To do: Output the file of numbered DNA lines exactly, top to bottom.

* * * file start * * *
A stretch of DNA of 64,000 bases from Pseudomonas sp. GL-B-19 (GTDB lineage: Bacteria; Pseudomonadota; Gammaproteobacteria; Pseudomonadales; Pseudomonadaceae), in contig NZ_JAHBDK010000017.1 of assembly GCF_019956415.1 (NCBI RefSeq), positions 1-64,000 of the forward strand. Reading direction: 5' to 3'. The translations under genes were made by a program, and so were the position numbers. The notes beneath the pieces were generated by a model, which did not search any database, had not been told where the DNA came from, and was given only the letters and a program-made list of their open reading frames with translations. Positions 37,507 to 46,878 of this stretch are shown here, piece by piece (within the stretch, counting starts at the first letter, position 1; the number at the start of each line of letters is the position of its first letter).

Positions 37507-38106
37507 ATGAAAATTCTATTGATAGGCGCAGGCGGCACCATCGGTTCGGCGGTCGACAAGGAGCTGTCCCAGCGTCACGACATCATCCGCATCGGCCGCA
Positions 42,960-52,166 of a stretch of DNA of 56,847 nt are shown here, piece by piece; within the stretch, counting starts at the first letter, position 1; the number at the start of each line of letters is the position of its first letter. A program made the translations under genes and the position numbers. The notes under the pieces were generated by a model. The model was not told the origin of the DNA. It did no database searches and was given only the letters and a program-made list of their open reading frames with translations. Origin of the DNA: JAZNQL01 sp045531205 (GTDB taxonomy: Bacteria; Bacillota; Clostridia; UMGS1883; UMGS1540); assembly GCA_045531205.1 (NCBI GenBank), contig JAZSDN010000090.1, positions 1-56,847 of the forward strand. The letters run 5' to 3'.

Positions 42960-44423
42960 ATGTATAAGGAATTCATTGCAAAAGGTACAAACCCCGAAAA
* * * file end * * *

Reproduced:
A stretch of DNA of 64,000 bases from Pseudomonas sp. GL-B-19 (GTDB lineage: Bacteria; Pseudomonadota; Gammaproteobacteria; Pseudomonadales; Pseudomonadaceae), in contig NZ_JAHBDK010000017.1 of assembly GCF_019956415.1 (NCBI RefSeq), positions 1-64,000 of the forward strand. Reading direction: 5' to 3'. The translations under genes were made by a program, and so were the position numbers. The notes beneath the pieces were generated by a model, which did not search any database, had not been told where the DNA came from, and was given only the letters and a program-made list of their open reading frames with translations. Positions 37,507 to 46,878 of this stretch are shown here, piece by piece (within the stretch, counting starts at the first letter, position 1; the number at the start of each line of letters is the position of its first letter).

Positions 37507-38106
37507 ATGAAAATTCTATTGATAGGCGCAGGCGGCACCATCGGTTCGGCGGTCGACAAGGAGCTGTCCCAGCGTCACGACATCATCCGCATCGGCCGCA
Positions 42,960-52,166 of a stretch of DNA of 56,847 nt are shown here, piece by piece; within the stretch, counting starts at the first letter, position 1; the number at the start of each line of letters is the position of its first letter. A program made the translations under genes and the position numbers. The notes under the pieces were generated by a model. The model was not told the origin of the DNA. It did no database searches and was given only the letters and a program-made list of their open reading frames with translations. Origin of the DNA: JAZNQL01 sp045531205 (GTDB taxonomy: Bacteria; Bacillota; Clostridia; UMGS1883; UMGS1540); assembly GCA_045531205.1 (NCBI GenBank), contig JAZSDN010000090.1, positions 1-56,847 of the forward strand. The letters run 5' to 3'.

Positions 42960-44423
42960 ATGTATAAGGAATTCATTGCAAAAGGTACAAACCCCGAAAA